Figure 13: The change of (a) NOx removal efficiency and (b) NOx concentration with the initial SO2 concentration (gas flow is 1.25 L/min, inlet SO2 concentration is 200–600 ppm, inlet NOx concentration is 1000 ppm, NaClO concentration is 0.05 M, initial solution pH is 6, and solution temperature is 293 K; solid points refer to inlet NOx concentrations and open points refer to outlet NOx concentrations).

Figure 12 depicted the change of NOx removal efficiency and NOx concentration with inlet NOx concentration. A complete removal of SO2 and NO had been achieved simultaneously. Due to its high solubility, SO2 could be absorbed effectively by scrubbing solution. Then SO2 was removed through the hydrolysis reaction as (18) and (19). The hydrolysis products of would be oxidized by active chlorine species into quickly. Thus the removal of SO2 would consume the solution alkalinity and oxidants at the same time. The result demonstrated that NaClO solution could be used to remove NO and SO2 simultaneously from marine exhaust gas. However, outlet NO2 concentration increased gradually with the increase of inlet NOx concentration. Figure 13 exhibited the effect of SO2 concentration on NOx removal efficiency and NOx concentration in flue gas. The result showed that SO2 together with NO was completely removed. But with the increase of inlet SO2 concentration, NOx removal efficiency exhibited a slightly downside trend. This phenomenon could be ascribed to the competition reactions between NOx and SO2. Some oxidants in the absorbent would be consumed through the hydrolyzation and absorption of SO2. With inlet SO2 concentration increasing from 200 ppm to 600 ppm, the pH of the scrubbed NaClO solution decreased from 5.25 to 4.52. The decrease of solution pH was negative for the absorption of NO2 through (5) and (6).

3.6. Effect of Absorbent Temperature

The reaction temperature could greatly influence the diffusion, dissolution, and reaction characteristics of molecules or ions in liquid phase [19]. The effect of absorbent temperature on NOx removal was investigated, and the results were shown in Figure 14. Generally, the absorbent temperature was kept below 333 K in industrial application in order to reduce the supply of make-up water. So the absorbent temperature was chosen to be in the range of 293–333 K in the experiments. Figure 14 showed that NOx removal efficiency increased gradually with the increase of absorbent temperature. The highest NOx removal efficiency of 69% was achieved at 333 K. As NO could be removed by 100% easily, the increase of NOx removal efficiency resulted from the improvement of NO2 absorption. This could be explained by the Arrhenius equation of the reaction rate constant. The increase of temperature could enhance the mass transfer of NO2 to the absorbent, thus improving the absorption of NO2 accordingly.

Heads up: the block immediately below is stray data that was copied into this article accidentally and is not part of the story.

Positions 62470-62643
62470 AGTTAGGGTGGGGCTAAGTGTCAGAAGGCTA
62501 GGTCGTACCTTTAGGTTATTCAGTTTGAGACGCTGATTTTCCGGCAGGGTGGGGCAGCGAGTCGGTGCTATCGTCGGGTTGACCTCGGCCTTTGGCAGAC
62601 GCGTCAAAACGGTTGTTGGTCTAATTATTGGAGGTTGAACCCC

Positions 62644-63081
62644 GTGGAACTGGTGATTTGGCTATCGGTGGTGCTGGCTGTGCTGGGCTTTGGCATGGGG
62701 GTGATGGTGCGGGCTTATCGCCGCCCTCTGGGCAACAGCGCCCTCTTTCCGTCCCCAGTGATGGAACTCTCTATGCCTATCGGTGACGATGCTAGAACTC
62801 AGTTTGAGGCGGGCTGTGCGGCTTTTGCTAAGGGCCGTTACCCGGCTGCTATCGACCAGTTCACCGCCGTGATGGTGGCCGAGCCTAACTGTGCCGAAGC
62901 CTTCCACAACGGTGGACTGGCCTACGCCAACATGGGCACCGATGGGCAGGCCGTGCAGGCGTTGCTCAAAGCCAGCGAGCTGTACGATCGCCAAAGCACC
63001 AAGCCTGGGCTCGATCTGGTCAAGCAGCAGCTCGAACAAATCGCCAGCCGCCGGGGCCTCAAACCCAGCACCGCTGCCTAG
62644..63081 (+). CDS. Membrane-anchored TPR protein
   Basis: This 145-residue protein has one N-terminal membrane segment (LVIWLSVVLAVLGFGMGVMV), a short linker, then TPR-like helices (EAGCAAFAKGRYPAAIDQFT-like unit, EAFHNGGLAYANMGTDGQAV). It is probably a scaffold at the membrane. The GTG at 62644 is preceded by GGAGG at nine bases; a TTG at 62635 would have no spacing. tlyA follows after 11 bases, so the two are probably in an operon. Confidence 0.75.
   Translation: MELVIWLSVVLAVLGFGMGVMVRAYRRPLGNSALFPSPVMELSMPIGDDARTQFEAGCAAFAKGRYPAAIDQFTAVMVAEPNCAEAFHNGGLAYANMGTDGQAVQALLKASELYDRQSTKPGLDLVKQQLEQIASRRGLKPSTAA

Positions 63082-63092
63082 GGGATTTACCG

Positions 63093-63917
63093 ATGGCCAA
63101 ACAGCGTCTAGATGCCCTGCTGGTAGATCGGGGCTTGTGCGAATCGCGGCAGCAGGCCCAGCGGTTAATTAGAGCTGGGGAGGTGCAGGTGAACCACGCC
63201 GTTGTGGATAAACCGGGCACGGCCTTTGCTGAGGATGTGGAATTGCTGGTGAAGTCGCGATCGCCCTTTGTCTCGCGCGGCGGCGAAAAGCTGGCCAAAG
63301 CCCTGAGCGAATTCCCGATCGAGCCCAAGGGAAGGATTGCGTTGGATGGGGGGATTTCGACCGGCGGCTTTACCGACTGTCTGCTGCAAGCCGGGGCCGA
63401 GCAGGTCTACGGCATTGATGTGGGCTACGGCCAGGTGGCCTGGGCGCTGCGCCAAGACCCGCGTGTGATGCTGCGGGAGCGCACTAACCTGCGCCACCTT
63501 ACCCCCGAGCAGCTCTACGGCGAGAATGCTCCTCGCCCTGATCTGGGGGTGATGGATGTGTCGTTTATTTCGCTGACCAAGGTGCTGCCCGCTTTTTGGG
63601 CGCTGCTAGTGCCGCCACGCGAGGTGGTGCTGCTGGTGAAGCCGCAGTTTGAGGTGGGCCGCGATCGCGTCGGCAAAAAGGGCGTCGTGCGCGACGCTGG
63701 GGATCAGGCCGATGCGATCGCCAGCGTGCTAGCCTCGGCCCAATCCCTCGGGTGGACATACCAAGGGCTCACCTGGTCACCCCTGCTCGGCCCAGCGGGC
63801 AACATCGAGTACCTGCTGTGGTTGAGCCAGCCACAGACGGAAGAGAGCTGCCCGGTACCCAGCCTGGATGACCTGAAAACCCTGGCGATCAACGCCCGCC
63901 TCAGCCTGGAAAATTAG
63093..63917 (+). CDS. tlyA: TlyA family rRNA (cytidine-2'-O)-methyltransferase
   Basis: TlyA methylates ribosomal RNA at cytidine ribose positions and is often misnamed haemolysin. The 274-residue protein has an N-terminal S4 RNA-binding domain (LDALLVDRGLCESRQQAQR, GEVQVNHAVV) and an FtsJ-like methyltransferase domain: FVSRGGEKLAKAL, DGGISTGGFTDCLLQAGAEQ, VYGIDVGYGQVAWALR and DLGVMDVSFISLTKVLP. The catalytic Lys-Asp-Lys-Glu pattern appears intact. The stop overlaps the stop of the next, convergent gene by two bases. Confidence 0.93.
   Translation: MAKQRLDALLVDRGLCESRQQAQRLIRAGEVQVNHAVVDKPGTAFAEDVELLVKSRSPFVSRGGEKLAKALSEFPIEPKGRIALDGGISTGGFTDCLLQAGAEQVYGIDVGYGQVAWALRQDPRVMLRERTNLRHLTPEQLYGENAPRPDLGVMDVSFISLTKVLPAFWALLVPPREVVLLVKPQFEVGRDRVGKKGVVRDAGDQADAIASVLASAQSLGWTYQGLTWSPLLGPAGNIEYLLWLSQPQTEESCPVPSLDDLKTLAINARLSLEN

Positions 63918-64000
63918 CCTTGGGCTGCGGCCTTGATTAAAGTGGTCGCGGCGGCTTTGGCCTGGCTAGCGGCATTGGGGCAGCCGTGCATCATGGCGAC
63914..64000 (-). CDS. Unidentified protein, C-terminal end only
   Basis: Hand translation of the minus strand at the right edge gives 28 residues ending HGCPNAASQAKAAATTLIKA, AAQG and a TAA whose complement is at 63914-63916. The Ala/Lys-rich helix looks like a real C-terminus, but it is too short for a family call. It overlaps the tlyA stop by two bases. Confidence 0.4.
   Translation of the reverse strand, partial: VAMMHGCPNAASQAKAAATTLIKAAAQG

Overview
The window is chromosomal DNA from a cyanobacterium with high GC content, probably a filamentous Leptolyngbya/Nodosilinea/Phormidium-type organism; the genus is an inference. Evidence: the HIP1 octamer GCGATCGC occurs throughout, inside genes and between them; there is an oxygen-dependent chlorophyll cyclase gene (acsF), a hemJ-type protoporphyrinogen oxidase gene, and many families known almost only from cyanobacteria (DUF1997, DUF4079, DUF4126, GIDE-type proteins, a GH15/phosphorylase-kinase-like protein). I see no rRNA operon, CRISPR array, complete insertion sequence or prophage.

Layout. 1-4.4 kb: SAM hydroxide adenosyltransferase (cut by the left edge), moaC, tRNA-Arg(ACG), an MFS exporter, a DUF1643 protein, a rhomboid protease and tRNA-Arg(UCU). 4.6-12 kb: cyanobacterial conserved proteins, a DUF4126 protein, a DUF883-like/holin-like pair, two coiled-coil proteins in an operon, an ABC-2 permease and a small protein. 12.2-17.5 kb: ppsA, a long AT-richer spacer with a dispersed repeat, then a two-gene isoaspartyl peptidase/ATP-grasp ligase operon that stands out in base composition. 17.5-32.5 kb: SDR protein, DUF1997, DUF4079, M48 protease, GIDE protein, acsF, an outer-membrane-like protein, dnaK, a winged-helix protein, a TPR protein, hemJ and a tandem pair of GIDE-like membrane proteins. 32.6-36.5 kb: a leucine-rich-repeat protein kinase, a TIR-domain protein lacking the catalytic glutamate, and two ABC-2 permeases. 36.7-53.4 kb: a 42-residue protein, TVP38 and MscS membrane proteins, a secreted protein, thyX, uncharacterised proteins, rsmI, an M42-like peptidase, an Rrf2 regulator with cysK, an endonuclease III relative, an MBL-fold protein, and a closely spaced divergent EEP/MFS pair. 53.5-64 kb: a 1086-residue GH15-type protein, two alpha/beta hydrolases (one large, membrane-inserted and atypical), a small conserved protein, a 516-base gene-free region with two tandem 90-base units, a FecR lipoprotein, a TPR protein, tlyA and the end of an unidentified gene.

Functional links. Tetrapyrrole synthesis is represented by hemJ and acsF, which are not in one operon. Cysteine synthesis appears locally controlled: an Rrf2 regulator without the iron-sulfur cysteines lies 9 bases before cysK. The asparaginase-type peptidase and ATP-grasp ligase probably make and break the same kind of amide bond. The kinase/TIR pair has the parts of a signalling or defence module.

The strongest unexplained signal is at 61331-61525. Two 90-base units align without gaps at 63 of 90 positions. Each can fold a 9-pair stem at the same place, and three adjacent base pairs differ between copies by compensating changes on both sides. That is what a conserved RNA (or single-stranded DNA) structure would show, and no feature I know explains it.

Figure 14: The change of (a) NOx removal efficiency and (b) NOx concentration with the absorbent temperature (gas flow is 1.25 L/min, inlet NOx concentration is 1000 ppm, NaClO concentration is 0.05 M, initial solution pH is 6, and solution temperature is 293–333 K; solid points refer to inlet NOx concentrations and open points refer to outlet NOx concentrations).

4. Conclusion

NOx removal by wet scrubbing using NaClO solution was studied based on a spraying reactor in a cyclic mode. The results showed that when NaClO concentration was higher than 0.05 M and initial solution pH was below 8, NOx removal efficiency was relatively stable, which was higher than 60%. The coexisting CO2 (5%) had little effect on NOx removal efficiency, but the solution pH began to decrease with the proceeding of cyclic scrubbing process when initial pH was higher than 6. The coexisting O2 (13%) could oxidize NO partially in the gas mixer, resulting in a little improvement of NOx removal efficiency. When initial NOx concentration was higher than 500 ppm, NO could be removed completely while outlet NO2 concentration increased almost linearly with the increase of initial NOx concentration, resulting in a relative stable NOx removal efficiency. A complete removal of SO2 and NO could be achieved simultaneously at 293 K, initial NaClO solution pH 6, and 0.05 M NaClO concentration. With the increase of inlet SO2 concentration, the outlet NO2 concentration increased slightly due to the decrease of solution pH. NOx removal efficiency increased with the increase of absorbent temperature. The relevant reaction mechanism for the removal of NOx and SO2 by wet scrubbing using NaClO solution was also discussed. The results demonstrated that it was of great potential for NaClO solution to remove NOx from marine exhaust gas.

Conflicts of Interest

The authors declare that there are no conflicts of interest regarding the publication of this paper.

Acknowledgments

This study has been financially supported by the National Natural Science Foundation of China (Grant nos. 51402033 and 51479020), the Science and Technology Plan Project of China’s Ministry of Transport (Grant no. 2015328225150), the Doctoral Scientific Research Staring Foundation of Liaoning Province (Grant no. 201601073), and the Fundamental Research Funds for the Central Universities (Grant nos. 3132017003 and 3132016326).